Kinship Care

Kinship Care

It is estimated that around 300,000 children in England and Wales are cared for by a relative, friend or other person. Only around 7,000 of these children are being cared for by a friend or family member who has been approved as a local authority foster carer.
The term kinship care refers to a situation when relatives or friends look after children who cannot live with their parents. Kinship care may be a private arrangement or it can be formalised through a court order.
Examples of kinship care are ;–

  • Private arrangement – an informal arrangement where a child is looked after by someone other than the parent, often a grand-parent or aunt and uncle.
  • Private fostering – when a child is cared for by someone who is not their parent or a close relative. The local authority are not involved in this arrangement, which is made privately between the parent and the carer and an arrangement which is intended to last 28 days or more.
  • Kinship Foster Care – this is where the Local Authority has legal responsibility for a child and places them with a family member/friend.
  • Special Guardianship – Special guardianship is a private law remedy.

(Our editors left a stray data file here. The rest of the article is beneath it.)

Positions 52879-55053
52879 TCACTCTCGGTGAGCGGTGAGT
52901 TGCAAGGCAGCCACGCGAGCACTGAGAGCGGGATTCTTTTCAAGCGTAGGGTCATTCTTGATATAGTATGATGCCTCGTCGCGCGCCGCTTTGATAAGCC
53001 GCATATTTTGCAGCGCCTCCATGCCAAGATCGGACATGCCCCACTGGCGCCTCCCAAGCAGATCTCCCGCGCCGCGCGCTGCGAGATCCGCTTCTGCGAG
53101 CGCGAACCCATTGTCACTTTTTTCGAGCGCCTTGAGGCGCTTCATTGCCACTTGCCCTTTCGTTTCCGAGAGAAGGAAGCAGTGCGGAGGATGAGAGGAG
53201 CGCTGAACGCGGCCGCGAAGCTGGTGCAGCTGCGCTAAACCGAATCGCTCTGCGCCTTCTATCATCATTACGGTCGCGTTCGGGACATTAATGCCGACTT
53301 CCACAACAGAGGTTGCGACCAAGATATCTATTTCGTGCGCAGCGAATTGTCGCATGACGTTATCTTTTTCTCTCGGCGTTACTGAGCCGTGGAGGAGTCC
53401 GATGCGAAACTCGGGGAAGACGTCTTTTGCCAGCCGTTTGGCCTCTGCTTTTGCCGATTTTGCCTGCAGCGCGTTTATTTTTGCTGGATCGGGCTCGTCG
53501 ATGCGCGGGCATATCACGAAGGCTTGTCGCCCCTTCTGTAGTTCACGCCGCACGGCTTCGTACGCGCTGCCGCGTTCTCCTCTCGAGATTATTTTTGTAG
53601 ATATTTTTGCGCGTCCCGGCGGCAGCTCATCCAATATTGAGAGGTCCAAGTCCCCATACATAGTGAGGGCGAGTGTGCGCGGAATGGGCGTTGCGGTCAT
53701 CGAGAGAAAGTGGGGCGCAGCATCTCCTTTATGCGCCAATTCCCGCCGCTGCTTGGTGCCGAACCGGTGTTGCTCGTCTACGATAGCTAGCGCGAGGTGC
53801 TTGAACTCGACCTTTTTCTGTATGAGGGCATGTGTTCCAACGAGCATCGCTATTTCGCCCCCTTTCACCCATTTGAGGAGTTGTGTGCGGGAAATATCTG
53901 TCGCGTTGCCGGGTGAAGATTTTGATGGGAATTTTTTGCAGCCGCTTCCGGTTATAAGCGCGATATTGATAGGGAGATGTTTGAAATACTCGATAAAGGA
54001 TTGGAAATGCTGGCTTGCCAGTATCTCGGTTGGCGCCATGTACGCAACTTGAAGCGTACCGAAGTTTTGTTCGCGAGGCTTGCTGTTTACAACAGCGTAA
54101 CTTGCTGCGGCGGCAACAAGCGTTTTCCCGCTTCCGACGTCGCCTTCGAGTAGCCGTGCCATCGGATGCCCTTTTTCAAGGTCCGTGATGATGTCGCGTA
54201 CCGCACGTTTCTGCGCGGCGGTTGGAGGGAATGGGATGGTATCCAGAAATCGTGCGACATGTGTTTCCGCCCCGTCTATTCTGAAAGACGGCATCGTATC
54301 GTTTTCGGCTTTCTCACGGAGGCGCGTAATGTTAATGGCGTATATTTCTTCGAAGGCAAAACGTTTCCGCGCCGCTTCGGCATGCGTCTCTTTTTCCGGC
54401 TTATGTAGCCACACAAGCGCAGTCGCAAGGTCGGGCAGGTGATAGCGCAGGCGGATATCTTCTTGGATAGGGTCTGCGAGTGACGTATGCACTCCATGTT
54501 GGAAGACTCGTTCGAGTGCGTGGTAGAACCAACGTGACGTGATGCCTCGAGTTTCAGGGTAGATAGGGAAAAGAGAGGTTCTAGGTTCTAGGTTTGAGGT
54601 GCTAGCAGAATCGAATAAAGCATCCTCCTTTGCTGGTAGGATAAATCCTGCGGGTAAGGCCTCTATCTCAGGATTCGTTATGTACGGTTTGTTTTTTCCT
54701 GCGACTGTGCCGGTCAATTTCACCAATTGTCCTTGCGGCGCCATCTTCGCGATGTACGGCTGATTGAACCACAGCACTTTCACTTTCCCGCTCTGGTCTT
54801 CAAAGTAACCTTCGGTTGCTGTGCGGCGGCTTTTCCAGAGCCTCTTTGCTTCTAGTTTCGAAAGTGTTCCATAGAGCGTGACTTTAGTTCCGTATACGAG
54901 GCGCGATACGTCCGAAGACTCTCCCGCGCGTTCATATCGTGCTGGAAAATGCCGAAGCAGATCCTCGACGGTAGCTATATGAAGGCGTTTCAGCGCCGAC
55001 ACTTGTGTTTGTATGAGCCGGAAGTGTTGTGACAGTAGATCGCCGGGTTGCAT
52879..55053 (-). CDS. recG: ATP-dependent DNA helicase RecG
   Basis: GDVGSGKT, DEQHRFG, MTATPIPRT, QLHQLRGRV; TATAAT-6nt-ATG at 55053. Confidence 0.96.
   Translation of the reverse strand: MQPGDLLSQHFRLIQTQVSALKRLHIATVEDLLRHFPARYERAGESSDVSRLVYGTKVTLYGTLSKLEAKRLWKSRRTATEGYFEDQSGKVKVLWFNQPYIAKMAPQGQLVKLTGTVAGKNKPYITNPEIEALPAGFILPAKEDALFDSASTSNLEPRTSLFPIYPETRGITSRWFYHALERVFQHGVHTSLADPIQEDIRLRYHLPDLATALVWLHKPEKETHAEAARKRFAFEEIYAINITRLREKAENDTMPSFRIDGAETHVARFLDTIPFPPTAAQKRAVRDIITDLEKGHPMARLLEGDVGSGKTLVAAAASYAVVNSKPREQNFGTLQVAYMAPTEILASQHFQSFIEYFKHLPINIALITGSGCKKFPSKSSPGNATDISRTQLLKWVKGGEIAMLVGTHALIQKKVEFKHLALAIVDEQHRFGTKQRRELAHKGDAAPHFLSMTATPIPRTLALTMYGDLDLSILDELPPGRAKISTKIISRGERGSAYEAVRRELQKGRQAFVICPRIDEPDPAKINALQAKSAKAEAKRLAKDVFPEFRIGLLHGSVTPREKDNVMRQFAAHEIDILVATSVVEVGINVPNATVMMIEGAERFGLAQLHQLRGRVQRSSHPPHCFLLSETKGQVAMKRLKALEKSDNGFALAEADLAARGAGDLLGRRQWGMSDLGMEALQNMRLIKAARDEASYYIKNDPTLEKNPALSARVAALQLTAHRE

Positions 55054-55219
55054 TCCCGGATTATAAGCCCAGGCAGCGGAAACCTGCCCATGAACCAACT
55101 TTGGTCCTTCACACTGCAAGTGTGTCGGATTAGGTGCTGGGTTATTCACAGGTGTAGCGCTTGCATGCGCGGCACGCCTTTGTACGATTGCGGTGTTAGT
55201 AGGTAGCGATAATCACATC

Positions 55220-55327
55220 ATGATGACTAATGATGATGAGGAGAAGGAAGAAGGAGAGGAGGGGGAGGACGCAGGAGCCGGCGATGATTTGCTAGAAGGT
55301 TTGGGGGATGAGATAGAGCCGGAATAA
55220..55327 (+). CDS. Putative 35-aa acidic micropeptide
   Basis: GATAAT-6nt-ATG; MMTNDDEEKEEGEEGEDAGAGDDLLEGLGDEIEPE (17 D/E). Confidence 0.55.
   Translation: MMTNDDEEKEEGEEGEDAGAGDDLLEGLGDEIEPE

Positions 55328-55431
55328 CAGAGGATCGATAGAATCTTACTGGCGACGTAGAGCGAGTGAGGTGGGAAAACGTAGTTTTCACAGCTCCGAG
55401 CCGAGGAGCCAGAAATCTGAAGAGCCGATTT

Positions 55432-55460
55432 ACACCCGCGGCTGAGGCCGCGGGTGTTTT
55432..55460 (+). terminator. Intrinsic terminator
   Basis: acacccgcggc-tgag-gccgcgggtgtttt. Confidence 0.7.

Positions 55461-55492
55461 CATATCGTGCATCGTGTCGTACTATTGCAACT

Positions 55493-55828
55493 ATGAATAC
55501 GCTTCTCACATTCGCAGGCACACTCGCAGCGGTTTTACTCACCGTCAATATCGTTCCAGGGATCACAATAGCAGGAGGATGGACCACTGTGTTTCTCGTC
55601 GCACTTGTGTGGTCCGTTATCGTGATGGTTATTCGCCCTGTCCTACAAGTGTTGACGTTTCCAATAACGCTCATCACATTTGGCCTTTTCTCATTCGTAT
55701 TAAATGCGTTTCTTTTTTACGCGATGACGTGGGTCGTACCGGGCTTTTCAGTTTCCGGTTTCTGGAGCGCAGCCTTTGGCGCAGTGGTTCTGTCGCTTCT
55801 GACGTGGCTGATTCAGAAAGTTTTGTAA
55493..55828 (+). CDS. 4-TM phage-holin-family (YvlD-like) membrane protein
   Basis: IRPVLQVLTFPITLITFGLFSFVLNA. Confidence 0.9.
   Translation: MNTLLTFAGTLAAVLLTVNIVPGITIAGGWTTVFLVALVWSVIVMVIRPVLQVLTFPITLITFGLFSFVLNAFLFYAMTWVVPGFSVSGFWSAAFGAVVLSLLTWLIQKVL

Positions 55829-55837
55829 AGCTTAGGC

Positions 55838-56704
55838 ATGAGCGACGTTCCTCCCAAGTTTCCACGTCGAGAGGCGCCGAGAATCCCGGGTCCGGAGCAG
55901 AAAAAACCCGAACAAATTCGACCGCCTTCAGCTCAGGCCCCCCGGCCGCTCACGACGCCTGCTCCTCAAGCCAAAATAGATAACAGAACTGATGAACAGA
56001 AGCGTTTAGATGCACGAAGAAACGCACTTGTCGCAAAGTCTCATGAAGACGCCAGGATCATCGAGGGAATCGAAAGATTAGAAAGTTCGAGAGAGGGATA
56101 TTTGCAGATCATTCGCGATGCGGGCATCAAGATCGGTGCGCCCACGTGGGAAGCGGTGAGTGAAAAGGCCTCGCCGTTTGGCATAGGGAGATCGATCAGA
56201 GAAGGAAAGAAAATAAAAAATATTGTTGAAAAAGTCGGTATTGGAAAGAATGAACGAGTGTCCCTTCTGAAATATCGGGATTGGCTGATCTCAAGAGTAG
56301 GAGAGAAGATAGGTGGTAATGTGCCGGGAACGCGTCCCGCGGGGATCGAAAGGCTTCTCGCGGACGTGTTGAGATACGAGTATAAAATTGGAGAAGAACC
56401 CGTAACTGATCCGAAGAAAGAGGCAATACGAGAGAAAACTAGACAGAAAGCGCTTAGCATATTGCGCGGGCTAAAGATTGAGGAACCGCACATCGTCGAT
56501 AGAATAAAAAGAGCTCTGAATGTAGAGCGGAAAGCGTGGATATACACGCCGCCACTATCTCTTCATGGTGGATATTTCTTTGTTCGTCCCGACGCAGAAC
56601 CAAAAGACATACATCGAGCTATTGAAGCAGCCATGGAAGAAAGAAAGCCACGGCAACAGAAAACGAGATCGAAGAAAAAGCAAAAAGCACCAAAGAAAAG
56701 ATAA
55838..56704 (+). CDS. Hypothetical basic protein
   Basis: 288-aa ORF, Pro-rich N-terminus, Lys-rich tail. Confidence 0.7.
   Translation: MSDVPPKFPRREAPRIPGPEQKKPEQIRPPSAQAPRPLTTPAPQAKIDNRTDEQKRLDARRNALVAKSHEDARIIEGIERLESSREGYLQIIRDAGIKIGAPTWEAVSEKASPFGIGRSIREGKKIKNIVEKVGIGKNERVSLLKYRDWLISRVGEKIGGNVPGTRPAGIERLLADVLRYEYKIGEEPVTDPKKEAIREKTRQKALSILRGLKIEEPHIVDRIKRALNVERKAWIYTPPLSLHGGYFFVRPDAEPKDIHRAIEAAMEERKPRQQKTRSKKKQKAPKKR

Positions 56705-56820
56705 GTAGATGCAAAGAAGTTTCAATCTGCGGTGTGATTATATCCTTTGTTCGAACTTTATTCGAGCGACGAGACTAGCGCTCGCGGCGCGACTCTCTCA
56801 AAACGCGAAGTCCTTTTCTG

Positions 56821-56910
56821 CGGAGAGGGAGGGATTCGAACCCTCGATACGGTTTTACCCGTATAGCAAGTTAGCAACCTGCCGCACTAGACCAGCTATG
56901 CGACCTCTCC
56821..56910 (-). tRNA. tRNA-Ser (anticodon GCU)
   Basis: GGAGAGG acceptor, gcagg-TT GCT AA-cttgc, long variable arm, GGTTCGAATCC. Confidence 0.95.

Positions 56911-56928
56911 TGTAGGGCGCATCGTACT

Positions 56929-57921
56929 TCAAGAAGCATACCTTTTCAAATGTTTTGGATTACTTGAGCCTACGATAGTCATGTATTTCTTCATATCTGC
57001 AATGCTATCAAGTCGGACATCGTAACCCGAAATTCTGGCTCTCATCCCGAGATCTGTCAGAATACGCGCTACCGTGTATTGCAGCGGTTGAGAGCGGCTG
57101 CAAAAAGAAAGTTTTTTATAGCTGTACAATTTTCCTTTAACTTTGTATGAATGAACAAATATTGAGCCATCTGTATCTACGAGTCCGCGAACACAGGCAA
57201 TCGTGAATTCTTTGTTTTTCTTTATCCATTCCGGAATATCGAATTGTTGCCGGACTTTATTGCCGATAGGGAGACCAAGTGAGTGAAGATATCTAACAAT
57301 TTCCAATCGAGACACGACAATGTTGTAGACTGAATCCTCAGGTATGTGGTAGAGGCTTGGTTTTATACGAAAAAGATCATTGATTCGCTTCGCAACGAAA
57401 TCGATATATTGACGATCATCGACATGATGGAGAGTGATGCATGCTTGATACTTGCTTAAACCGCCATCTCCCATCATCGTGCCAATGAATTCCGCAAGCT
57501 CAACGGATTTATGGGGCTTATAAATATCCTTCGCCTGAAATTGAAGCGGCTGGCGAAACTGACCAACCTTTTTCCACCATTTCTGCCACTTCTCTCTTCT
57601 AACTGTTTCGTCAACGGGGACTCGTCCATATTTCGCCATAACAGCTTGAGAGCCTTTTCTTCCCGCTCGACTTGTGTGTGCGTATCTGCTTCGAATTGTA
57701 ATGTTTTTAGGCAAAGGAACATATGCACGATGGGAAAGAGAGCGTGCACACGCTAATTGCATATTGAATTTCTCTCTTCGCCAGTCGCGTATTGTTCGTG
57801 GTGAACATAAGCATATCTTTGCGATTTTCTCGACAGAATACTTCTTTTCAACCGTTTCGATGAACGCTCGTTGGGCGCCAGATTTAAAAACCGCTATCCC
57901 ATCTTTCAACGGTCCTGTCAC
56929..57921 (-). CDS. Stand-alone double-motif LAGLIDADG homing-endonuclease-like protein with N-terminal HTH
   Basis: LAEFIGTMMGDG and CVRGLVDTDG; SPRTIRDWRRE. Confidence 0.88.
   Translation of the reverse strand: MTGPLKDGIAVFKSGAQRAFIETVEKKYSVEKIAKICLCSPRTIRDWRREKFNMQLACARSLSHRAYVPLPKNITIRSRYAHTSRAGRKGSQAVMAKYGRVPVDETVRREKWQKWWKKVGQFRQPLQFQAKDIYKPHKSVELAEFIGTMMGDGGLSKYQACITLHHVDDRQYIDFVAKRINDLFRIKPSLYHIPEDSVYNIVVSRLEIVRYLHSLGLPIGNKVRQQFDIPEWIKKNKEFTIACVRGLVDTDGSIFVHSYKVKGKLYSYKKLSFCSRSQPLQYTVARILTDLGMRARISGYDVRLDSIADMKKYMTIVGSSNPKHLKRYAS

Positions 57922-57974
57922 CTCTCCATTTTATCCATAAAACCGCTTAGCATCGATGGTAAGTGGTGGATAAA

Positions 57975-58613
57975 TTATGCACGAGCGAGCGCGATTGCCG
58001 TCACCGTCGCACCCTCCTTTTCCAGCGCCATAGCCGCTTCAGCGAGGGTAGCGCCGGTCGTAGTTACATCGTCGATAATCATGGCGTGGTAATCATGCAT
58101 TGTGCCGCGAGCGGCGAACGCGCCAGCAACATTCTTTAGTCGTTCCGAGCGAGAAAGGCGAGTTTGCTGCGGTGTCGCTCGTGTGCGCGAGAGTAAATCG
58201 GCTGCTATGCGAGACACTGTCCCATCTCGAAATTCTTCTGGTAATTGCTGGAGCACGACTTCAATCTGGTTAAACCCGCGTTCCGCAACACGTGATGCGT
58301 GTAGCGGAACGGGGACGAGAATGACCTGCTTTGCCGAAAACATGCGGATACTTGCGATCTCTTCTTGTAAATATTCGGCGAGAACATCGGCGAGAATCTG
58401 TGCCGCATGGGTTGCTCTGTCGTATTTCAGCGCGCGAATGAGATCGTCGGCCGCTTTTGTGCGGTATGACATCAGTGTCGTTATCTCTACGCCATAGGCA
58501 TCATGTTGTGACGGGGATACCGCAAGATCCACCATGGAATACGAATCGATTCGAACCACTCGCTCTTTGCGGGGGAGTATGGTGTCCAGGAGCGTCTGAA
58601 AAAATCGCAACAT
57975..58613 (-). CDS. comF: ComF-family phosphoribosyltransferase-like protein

It is frequently grandparents who, for one reason or another, find themselves being regarded as kinship carers. There has been a steep influx in the number of grandparents applying to the courts for a Special Guardianship Order in order to acquire parental responsibility for their grandchildren. They are also increasingly taking action to secure contact with their grandchildren in the event of a divorce, and often have to step in due to parental illness or premature death. Grandparents may also need to intervene in how their grandchildren are being raised and this has led to an increase in applications for a Special Guardianship Order. For example, one case involved grandparents concerned about a grandchild being taken out of school to go on a round-the-world trip.

If the above situation applies to you, you should contact us for further advice as to what action you need to take. Other remedies may be more appropriate for you.

Updated 31 December 2015


The contents of this article are for the purposes of general awareness only. They do not purport to constitute legal or professional advice. The law may have changed since this article was published.Readers should not act on the basis of the information included and should take appropriate professional advice upon their own particular circumstances. (50587)